“Any malware powerful enough to overcome the defenses that Apple built to resist incursions may also be powerful enough to hide its traces,” Glenn Fleishman writes for Macworld. “That’s not quite an axiom of security, but it’s generally true. If an attacker of any sort creates software designed to attack your system quietly, it typically tries to prevent security software and any other kind of inspection from noticing.”
“That’s very, very hard, and any exploit that’s sufficiently good at being entirely invisible is likely also good enough for a hacker to sell for a million dollars,” Fleishman writes. “Such exploits, once discovered, are fixed at high priority by operating system makers, giving them sometimes short windows of utility. The more widely used the exploit is, the less likely it will remain available to use.”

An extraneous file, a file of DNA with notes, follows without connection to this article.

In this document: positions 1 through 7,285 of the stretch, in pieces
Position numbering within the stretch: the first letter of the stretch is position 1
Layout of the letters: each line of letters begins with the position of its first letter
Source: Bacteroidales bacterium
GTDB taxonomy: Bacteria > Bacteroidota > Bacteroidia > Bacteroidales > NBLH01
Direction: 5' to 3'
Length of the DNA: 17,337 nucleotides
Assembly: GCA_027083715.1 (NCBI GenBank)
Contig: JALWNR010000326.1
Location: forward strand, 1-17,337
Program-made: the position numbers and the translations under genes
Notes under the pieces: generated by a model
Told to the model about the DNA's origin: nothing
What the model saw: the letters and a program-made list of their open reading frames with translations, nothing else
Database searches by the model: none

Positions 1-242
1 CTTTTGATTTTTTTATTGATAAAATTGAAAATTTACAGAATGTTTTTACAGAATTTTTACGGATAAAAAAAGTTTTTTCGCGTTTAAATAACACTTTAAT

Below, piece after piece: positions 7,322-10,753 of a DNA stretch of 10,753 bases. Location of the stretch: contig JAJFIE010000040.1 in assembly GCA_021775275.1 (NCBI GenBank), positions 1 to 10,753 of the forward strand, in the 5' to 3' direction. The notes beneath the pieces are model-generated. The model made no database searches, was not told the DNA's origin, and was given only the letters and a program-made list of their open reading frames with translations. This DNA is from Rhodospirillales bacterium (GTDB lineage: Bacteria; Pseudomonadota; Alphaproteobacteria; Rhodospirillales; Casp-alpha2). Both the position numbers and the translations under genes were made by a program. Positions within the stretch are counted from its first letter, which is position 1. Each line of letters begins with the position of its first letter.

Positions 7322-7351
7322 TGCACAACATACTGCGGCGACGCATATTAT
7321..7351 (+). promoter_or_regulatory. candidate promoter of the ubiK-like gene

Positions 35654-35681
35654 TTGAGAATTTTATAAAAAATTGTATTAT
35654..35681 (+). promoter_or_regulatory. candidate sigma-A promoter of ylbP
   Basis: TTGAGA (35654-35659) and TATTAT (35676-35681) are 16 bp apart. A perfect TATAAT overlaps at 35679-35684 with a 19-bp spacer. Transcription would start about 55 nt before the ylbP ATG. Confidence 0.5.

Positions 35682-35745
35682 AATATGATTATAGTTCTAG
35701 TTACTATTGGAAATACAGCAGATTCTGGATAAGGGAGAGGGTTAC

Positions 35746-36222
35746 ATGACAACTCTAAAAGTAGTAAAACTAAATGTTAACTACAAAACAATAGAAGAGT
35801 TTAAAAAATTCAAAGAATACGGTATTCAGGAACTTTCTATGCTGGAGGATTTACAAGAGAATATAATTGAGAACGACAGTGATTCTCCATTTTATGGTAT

Fleishman writes, “If you want to monitor and block potential adverse actions, I recommend these four areas, some of which have a single product offering, often cheap.”
Read more in the full article – recommended – here.
MacDailyNews Take: Good advice and info in the full article for security-conscious Mac users.